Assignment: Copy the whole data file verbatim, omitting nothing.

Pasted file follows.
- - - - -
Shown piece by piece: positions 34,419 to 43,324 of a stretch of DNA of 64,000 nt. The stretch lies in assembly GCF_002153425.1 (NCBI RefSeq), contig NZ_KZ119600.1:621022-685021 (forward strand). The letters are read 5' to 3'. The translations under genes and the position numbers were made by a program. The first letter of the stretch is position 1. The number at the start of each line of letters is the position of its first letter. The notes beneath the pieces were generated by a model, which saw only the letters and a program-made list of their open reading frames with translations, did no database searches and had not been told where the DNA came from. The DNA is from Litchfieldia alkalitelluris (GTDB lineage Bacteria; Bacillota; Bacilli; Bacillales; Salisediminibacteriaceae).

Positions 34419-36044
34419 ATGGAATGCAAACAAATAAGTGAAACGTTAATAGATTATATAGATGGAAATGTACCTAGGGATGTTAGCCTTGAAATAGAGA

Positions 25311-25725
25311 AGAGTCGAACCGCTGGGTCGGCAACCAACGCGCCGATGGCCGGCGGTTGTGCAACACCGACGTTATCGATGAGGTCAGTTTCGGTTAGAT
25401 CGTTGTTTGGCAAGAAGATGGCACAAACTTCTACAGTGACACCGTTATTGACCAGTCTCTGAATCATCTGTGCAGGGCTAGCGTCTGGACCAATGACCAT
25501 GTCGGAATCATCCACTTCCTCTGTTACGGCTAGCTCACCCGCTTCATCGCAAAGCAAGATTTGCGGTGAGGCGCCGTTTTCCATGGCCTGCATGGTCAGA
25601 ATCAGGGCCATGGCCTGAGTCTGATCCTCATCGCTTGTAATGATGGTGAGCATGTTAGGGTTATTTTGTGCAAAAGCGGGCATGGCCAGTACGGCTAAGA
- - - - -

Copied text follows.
Shown piece by piece: positions 34,419 to 43,324 of a stretch of DNA of 64,000 nt. The stretch lies in assembly GCF_002153425.1 (NCBI RefSeq), contig NZ_KZ119600.1:621022-685021 (forward strand). The letters are read 5' to 3'. The translations under genes and the position numbers were made by a program. The first letter of the stretch is position 1. The number at the start of each line of letters is the position of its first letter. The notes beneath the pieces were generated by a model, which saw only the letters and a program-made list of their open reading frames with translations, did no database searches and had not been told where the DNA came from. The DNA is from Litchfieldia alkalitelluris (GTDB lineage Bacteria; Bacillota; Bacilli; Bacillales; Salisediminibacteriaceae).

Positions 34419-36044
34419 ATGGAATGCAAACAAATAAGTGAAACGTTAATAGATTATATAGATGGAAATGTACCTAGGGATGTTAGCCTTGAAATAGAGA

Positions 25311-25725
25311 AGAGTCGAACCGCTGGGTCGGCAACCAACGCGCCGATGGCCGGCGGTTGTGCAACACCGACGTTATCGATGAGGTCAGTTTCGGTTAGAT
25401 CGTTGTTTGGCAAGAAGATGGCACAAACTTCTACAGTGACACCGTTATTGACCAGTCTCTGAATCATCTGTGCAGGGCTAGCGTCTGGACCAATGACCAT
25501 GTCGGAATCATCCACTTCCTCTGTTACGGCTAGCTCACCCGCTTCATCGCAAAGCAAGATTTGCGGTGAGGCGCCGTTTTCCATGGCCTGCATGGTCAGA
25601 ATCAGGGCCATGGCCTGAGTCTGATCCTCATCGCTTGTAATGATGGTGAGCATGTTAGGGTTATTTTGTGCAAAAGCGGGCATGGCCAGTACGGCTAAGA